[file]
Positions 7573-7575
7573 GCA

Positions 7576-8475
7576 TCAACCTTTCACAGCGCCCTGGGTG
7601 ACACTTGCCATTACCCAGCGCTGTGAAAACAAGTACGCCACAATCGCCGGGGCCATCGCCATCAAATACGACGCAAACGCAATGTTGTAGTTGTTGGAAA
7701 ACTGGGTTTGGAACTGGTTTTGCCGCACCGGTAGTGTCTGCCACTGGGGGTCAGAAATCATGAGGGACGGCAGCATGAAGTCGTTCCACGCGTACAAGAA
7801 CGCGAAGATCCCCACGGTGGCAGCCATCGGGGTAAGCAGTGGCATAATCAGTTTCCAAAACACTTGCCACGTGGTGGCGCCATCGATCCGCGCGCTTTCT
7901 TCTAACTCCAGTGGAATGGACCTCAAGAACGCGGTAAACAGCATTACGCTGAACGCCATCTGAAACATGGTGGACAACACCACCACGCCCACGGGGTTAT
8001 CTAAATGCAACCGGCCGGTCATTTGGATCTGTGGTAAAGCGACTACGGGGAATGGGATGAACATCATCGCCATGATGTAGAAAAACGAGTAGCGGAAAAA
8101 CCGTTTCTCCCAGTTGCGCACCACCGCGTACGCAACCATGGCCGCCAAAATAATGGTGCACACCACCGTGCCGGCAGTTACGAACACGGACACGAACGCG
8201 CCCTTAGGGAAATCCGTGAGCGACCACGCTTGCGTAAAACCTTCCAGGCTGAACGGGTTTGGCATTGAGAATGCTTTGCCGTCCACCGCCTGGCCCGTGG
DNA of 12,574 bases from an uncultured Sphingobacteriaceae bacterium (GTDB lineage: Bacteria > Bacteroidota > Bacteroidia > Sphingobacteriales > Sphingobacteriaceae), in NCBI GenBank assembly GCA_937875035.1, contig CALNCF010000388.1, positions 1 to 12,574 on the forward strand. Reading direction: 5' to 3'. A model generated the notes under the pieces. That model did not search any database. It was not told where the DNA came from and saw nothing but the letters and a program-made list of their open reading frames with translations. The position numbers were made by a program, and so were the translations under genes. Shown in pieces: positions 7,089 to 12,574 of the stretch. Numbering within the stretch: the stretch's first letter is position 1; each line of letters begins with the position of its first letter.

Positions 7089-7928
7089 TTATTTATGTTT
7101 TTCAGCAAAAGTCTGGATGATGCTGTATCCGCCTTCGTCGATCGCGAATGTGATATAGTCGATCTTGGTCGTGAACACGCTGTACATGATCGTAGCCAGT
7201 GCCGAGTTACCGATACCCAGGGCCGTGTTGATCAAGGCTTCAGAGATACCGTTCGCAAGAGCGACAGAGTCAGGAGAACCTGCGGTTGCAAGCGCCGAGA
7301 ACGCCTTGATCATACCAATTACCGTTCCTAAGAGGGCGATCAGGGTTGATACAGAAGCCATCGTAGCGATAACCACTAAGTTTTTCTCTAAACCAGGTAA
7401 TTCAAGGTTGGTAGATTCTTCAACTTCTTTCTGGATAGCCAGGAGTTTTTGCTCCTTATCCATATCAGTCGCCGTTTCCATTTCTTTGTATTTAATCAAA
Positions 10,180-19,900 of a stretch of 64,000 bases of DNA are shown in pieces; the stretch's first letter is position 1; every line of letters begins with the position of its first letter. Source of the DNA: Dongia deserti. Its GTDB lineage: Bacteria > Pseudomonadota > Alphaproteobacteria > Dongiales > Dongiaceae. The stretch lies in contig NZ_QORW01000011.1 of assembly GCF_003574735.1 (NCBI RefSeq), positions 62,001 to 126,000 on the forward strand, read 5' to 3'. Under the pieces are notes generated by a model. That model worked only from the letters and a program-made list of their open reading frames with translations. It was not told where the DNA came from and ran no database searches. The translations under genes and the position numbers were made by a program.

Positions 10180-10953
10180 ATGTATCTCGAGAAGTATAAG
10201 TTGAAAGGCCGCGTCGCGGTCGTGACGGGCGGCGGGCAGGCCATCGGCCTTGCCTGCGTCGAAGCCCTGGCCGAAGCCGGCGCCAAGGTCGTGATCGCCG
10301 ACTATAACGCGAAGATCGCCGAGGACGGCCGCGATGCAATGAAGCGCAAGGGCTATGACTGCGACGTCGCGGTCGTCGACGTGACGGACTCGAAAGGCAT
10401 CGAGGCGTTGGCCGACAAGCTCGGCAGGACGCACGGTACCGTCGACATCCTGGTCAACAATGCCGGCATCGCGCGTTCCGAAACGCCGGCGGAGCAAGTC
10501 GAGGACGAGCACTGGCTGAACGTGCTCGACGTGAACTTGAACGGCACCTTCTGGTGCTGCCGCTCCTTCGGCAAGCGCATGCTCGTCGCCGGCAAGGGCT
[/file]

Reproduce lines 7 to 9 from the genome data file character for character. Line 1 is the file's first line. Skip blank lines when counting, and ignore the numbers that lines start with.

7801 CGCGAAGATCCCCACGGTGGCAGCCATCGGGGTAAGCAGTGGCATAATCAGTTTCCAAAACACTTGCCACGTGGTGGCGCCATCGATCCGCGCGCTTTCT
7901 TCTAACTCCAGTGGAATGGACCTCAAGAACGCGGTAAACAGCATTACGCTGAACGCCATCTGAAACATGGTGGACAACACCACCACGCCCACGGGGTTAT
8001 CTAAATGCAACCGGCCGGTCATTTGGATCTGTGGTAAAGCGACTACGGGGAATGGGATGAACATCATCGCCATGATGTAGAAAAACGAGTAGCGGAAAAA